After graduating with a math major, Jane Zimmy ’74 enrolled at the University of Chicago Booth School of Business. One of only a handful of female students, she had no trouble holding her own.
“I’d attended Mount Holyoke,” she explained. “I was fearless.”
Jane subsequently joined a small marketing research company that she compares to today’s big data startups. As it grew, Jane was named global senior vice president. During frequent business trips, she reached out to alums and students studying abroad. “Instead of eating alone, I developed a community of Mount Holyoke friends around the world.”
As Jane’s thirtieth Reunion approached, she wanted to support Mount Holyoke’s future while also thinking about her own. She created a charitable gift annuity that would provide her income in retirement while contributing to Mount Holyoke.
“The one thing I learned in business school is that you need a diversified investment portfolio. You never put all your eggs in one basket.”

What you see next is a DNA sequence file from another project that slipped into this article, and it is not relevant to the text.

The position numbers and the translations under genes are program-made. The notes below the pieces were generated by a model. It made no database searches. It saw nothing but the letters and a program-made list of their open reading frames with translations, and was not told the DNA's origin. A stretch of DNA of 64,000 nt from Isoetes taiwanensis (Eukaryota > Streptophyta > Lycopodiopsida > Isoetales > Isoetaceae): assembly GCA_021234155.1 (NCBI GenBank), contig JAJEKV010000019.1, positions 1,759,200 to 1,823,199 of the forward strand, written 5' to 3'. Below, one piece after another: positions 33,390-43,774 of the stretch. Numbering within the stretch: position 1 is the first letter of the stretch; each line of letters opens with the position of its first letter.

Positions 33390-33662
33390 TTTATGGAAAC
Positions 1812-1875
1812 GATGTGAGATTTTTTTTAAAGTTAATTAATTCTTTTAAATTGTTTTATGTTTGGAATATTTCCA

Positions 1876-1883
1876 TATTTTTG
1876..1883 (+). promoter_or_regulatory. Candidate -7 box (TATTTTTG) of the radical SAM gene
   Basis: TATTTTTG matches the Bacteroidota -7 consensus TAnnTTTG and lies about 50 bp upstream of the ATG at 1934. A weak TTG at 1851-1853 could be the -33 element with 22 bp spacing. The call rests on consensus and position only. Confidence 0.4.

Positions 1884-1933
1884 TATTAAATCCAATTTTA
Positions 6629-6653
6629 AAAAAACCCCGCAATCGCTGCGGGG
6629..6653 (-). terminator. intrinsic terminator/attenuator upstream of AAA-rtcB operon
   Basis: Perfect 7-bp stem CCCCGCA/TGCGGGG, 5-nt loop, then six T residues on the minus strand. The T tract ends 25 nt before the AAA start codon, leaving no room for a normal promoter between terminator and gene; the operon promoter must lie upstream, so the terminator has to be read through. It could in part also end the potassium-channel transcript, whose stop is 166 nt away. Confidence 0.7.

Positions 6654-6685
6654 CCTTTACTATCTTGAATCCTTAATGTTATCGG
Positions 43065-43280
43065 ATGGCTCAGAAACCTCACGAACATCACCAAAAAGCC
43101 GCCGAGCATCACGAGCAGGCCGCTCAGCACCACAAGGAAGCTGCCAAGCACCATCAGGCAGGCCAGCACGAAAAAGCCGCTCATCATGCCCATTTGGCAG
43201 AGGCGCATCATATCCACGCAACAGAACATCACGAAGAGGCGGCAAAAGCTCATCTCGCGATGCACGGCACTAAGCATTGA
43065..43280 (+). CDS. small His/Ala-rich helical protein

Simultaneously, she was deepening her ties with Mount Holyoke as an active class and development volunteer. In addition to annual gifts to The Mount Holyoke Fund, Jane endowed a fund to increase access to internships. On the occasion of her thirty-fifth Reunion, she established two more charitable gift annuities.
“As with the first annuity, these allowed me to support Mount Holyoke while diversifying my investments. I could count the payments they’d yield as part of my retirement package,” Jane said.
Jane, who retired in 2011, has also named Mount Holyoke as a beneficiary in her will. In honor of her fiftieth Reunion, she plans to document her intended bequest. She is considering creating another charitable gift annuity — this time with a gift from her IRA.
There are two primary reasons why she gives, Jane said: “Because I can and because it makes a difference. Being childless and with close relatives who are financially secure, I have the capacity. I know my contributions effect change and opportunity.
“I value that the College is educating an increasingly diverse community of students to become leaders in whatever field they choose. That is important to me and so is the future. I want MHC to exist long after I do.”